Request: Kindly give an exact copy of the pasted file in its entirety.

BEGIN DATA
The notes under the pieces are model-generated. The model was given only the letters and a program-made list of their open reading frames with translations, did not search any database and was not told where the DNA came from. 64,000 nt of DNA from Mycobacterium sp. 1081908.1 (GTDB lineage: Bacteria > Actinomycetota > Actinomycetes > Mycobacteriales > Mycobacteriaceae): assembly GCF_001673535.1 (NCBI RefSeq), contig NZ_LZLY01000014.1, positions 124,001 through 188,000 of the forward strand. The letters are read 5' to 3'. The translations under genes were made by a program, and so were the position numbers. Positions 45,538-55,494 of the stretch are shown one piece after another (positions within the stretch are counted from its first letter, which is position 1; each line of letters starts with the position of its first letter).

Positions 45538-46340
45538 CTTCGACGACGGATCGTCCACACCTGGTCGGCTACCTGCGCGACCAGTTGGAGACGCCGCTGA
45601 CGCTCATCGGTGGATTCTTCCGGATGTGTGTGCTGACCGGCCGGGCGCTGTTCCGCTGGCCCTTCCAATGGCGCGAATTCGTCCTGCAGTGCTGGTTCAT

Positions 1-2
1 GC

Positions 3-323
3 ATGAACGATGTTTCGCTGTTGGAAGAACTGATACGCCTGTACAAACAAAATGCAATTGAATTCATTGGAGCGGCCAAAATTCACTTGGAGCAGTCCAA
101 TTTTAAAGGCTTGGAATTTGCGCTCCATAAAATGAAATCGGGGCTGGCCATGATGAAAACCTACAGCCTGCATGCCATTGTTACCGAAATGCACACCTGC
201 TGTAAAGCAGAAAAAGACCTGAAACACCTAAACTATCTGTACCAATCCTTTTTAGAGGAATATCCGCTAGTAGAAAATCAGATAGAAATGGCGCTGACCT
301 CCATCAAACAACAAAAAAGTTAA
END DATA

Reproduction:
The notes under the pieces are model-generated. The model was given only the letters and a program-made list of their open reading frames with translations, did not search any database and was not told where the DNA came from. 64,000 nt of DNA from Mycobacterium sp. 1081908.1 (GTDB lineage: Bacteria > Actinomycetota > Actinomycetes > Mycobacteriales > Mycobacteriaceae): assembly GCF_001673535.1 (NCBI RefSeq), contig NZ_LZLY01000014.1, positions 124,001 through 188,000 of the forward strand. The letters are read 5' to 3'. The translations under genes were made by a program, and so were the position numbers. Positions 45,538-55,494 of the stretch are shown one piece after another (positions within the stretch are counted from its first letter, which is position 1; each line of letters starts with the position of its first letter).

Positions 45538-46340
45538 CTTCGACGACGGATCGTCCACACCTGGTCGGCTACCTGCGCGACCAGTTGGAGACGCCGCTGA
45601 CGCTCATCGGTGGATTCTTCCGGATGTGTGTGCTGACCGGCCGGGCGCTGTTCCGCTGGCCCTTCCAATGGCGCGAATTCGTCCTGCAGTGCTGGTTCAT

Positions 1-2
1 GC

Positions 3-323
3 ATGAACGATGTTTCGCTGTTGGAAGAACTGATACGCCTGTACAAACAAAATGCAATTGAATTCATTGGAGCGGCCAAAATTCACTTGGAGCAGTCCAA
101 TTTTAAAGGCTTGGAATTTGCGCTCCATAAAATGAAATCGGGGCTGGCCATGATGAAAACCTACAGCCTGCATGCCATTGTTACCGAAATGCACACCTGC
201 TGTAAAGCAGAAAAAGACCTGAAACACCTAAACTATCTGTACCAATCCTTTTTAGAGGAATATCCGCTAGTAGAAAATCAGATAGAAATGGCGCTGACCT
301 CCATCAAACAACAAAAAAGTTAA